Pakistan probably are a better T20 team than Australia in these conditions, but don't play that the last match was lost as it was a dead rubber.

    Let's also not forget which T20 team it was that knocked you out of the last world cup ;-)

    @rogerunionjack - At least Australia had two players to worry about, England had Luke Wright as their "W" - LOL!!!! Hardly worthy of worry....Nobody is "quavering" about the return of a non English player to the England side. It will take him a while before he gets back into it. Nonetheless, a left arm offy will see the back of him!

  • Wicky on October 3, 2012, 13:21 GMT

    @Marcio,whethr U want to admit or not,Aussies R clueles against pak spin,pak were clear winners in t20s at dubai,WATSON HAV NEVR SHOWN AGAINST PAK OVR HIS ENTIRE CARER N BTW WHO CARES ABOUT DEAD RUBER(3RD T20) AT DUBAI NOW?LEARN TO RESPECT UR OPONENTS IF THEY R BETR THAN UR TEAM.

  • Dummy4 on October 3, 2012, 13:06 GMT

    After being sliced open like the brittlest of tin cans by Ajmal & Raza, you can bet your bottom dollar that the WIndies will include Badree - & deploy Gayle & Samuels as back-up spinners, too - against Oz in the semi-final. Seeing as Australia can counter them with Hogg, Doherty, Warner, White & Maxwell and/or David Hussey, it promises to be a fascinating contest - which leads me to a couple of questions for the Aussies here: 1. Does Cam White still bowl his leggies? As I recall, they were more than serviceable not so long ago; & 2. Why on earth has David Hussey been omitted so regularly? Given that Bailey's hardly likely to drop himself, why has Maxwell been preferred to Hussey? Their T20 bowling economy rates are pretty much identical (in fact, Hussey has a slight edge), but unless Hussey's declined sharply in the year or so since I last saw him, he remains a batsman of rare destructive power. I've only seen Maxwell bat a couple of times, but by contrast he looked decidedly average.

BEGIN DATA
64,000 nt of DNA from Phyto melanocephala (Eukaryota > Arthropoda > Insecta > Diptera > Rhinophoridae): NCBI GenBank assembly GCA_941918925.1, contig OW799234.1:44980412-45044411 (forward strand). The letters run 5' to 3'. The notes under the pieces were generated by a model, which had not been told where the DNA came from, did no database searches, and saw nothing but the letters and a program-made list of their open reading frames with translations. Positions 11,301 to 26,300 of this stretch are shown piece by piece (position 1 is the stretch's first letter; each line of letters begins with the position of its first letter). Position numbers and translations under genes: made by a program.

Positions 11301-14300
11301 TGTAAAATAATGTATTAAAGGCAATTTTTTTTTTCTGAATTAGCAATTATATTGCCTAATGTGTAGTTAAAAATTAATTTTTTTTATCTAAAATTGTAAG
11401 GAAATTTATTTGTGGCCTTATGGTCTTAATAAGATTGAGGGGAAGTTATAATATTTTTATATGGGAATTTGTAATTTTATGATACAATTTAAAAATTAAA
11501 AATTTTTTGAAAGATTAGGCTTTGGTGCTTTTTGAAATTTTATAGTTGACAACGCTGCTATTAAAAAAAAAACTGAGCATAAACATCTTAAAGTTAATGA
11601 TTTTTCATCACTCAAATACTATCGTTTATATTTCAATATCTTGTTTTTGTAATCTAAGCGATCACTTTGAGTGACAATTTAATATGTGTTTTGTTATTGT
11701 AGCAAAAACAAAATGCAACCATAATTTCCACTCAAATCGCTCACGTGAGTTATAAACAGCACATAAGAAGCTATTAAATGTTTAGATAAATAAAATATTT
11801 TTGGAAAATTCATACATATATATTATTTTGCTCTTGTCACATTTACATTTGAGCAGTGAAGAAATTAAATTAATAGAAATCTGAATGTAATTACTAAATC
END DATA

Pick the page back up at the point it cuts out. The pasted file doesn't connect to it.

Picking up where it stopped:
• Dummy4 on October 3, 2012, 12:37 GMT

    @Cpt. Meanster: are you *seriously* buying into Dhoni's pitiful excuse re the rain factor in the Oz v India match? How long was that shower: 25 seconds? 90? Two minutes? Even if we're being ultra-charitable & we go along with the ludicrous notion that a micro-shower can alter pitch conditions to the extent that Dhoni claimed, we're still left with the question: if rain was forecast (which it was), then why didn't Dhoni & India cover their bases by leaving out one or two of their three specialist spinners for an extra seamer or two? Had they done so, they'd still have had Yuvraj, Raina & Sharma as perfectly serviceable back-up spinners. No matter how much Indian fans continue to bleat ineffectually about the rain, the fact remains that the result was down to two factors: 1. Watson & Warner blitzed you mercilessly. Do you honestly believe Balaji or Dinda would've ripped through the Aussie line-up? 2. Dhoni's selection for the game was lamentably muddle-headed, just as it was against SA.

  • Majid on October 3, 2012, 12:28 GMT

    Pakistan has shown that Aussies are beatable.Can't handle spin .I pray to almighty that pakistan should crush them again in finals.Its just one man army!!!!!!!!!!

  • Patrick on October 3, 2012, 11:51 GMT

    LOL, what happened to the No 1 team in all 3 forms, no OBE's no Parade :( laughing even harder at the Aussie detractors claiming Aust are weak on points derived a sole basis that Watson is the most successful player in this tournament.

  • adithya on October 3, 2012, 11:40 GMT